michaelplogue wrote:The solution I like the best is to have one hand lever control the steering, and the other to deal with the tilt - such as used on the Tripendo...
wanders wrote:There is a Yahoo discussion group dedicated to tilting vehicles that is 7 years old. I recommend joining and reading it.
I will say that I looked seriously at a tilting tadpole design a couple of years ago. There is at least one excellent design that is simple and has only one flaw that is relatively easily remedied. If you are interested, let me know and I'll post the patent PDF. There are some relatively amazing videos of this design in action, as well, on YouTube.
Henry Thomas's Jetrike is one of the few deltas I've seen that incorporates self-centering tilt, sans the mechanical tilt lock. There is a few limitations in his design however; The geometry is exacting and is ill-tolerant to CoG changes much higher than about 500mm (assuming a seat height of about 250mm (9.8")). This also applies to the CoG's longitudinal position (i.e. forward biased CoG seems to inhibit or reduce the self-centering effects). The excellent open source plans are quite detailed and freely available via download from his web site http://www.jetrike.com/plans.htmlJohn in CR wrote:I've been toying with the idea of a leaning delta for a while. I don't want it to flop over at a stop, and while some of the mechanisms I've seen for locking upright are simple, avoiding them all together would be nice.
The individual swing arms should be mechanically linked and properly synchronized. If self-centering (no tilt lock) is desired, then the refined geometry that Henry Thomas has carefully detailed in his plans should be follow to achieve it.John in CR wrote:I found a pair used full suspension bikes that I can pick up cheap, and my thought is to put a hub motor in the swingarm of each and mount the swingarms side by side as close together as possible sharing a common axle at the pivot point. Then leaning, at least up to 30-40Â° for turns would be accomplished via compression of the suspension on the inside of the turn and extension of the one on the outside.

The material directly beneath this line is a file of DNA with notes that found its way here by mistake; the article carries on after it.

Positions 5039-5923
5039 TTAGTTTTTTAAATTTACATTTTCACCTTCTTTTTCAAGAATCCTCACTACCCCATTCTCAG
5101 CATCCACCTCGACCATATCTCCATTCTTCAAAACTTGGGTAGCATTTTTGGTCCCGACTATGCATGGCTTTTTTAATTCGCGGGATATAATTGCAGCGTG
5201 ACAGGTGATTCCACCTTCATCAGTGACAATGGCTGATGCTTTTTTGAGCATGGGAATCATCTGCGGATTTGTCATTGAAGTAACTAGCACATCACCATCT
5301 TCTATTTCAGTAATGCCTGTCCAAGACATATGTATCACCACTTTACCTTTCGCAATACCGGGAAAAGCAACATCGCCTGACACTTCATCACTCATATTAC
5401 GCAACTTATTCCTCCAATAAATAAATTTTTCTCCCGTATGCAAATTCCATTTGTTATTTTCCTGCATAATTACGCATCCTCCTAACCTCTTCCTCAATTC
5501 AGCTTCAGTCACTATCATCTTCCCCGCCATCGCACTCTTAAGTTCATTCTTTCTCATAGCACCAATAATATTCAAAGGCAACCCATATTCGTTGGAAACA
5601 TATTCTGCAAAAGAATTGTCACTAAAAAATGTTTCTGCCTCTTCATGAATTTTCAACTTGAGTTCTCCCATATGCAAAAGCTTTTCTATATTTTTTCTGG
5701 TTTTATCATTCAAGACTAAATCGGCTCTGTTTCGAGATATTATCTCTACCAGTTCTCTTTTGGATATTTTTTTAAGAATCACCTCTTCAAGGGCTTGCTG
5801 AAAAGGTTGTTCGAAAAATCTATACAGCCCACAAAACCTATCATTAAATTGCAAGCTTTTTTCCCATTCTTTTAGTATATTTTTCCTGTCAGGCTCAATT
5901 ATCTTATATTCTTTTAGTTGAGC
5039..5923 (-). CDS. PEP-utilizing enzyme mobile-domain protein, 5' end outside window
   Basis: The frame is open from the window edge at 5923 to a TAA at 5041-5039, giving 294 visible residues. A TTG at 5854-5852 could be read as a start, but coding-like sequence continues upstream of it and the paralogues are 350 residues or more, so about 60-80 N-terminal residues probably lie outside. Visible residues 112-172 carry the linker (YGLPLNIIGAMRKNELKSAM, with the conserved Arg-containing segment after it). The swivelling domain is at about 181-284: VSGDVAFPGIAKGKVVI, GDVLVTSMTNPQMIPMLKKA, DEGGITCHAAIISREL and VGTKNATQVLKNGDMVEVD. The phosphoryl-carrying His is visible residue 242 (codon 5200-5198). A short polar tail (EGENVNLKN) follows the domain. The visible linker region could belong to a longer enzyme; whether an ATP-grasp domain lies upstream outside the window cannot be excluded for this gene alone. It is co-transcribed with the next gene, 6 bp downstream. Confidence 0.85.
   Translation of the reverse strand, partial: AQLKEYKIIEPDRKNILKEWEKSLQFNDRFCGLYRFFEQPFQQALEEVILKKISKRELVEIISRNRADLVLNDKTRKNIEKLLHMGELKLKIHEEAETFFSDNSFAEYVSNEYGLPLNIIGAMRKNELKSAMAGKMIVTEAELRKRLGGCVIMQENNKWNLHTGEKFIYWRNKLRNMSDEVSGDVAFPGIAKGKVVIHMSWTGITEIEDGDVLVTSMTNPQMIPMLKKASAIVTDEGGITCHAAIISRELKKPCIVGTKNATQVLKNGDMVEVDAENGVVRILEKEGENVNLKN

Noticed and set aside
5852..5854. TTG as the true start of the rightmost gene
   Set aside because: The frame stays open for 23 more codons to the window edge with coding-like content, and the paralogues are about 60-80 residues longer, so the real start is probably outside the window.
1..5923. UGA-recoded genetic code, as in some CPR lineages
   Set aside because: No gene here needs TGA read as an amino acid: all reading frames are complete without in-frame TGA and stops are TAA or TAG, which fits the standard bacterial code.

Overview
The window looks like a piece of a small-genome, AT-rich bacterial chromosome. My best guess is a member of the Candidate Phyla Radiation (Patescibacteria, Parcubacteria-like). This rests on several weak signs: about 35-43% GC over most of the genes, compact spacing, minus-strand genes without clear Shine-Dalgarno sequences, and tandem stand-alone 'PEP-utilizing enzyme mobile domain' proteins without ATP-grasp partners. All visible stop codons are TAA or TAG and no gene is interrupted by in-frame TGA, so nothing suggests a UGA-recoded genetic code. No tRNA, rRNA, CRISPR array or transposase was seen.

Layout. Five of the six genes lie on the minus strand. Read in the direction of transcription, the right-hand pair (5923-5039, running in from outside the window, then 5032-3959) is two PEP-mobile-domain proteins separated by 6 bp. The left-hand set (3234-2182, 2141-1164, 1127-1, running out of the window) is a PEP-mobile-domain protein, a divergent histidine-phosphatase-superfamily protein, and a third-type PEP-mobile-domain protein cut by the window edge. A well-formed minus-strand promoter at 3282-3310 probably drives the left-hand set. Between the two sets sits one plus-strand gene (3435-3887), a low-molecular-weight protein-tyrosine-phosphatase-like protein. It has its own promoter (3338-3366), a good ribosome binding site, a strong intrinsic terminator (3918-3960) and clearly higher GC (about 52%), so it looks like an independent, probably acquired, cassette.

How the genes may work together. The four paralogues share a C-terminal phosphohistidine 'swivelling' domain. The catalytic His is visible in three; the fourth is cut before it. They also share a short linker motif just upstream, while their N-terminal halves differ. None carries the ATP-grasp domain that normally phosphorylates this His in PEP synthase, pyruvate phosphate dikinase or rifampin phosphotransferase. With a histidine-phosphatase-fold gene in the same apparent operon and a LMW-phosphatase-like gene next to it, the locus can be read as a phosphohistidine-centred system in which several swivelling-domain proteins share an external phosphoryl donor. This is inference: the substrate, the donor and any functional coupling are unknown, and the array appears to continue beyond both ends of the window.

All 3 of the deltas I listed above are ridden and feel like 2-wheelers.John in CR wrote:Thanks Papa,
Fleet Trikes is an info packed site I haven't visited before, and that Black Max is really cool and looks pretty simple with tons of info shared, but I think I want to go with a swing arm approach, because 1. I'm going with a 1200W hub motor in each rear wheel, so any kind of stub axle is out and 2. With swing arms that pivot up and down around a shared axle, simply holding the rear brakes will give me enough lean lock to balance at stop signs and such, though I do realize I'll also need some kind of mechanical lean lock. I want to keep it simple, since I may very well end up back at an enclosed 2 wheeler with retractable "landing gear" similar to what some velo's use.
Regarding the jetrike page, since the maker wants to go back to tadpole, there must be a flaw in the application. Also, it's too exacting and I want to ride higher, so self balancing is out. It may be something to try someday, but not as a first attempt. I want to lean and steer like a 2 wheeler anyway, and I worry about fighting against a self balancing effect.
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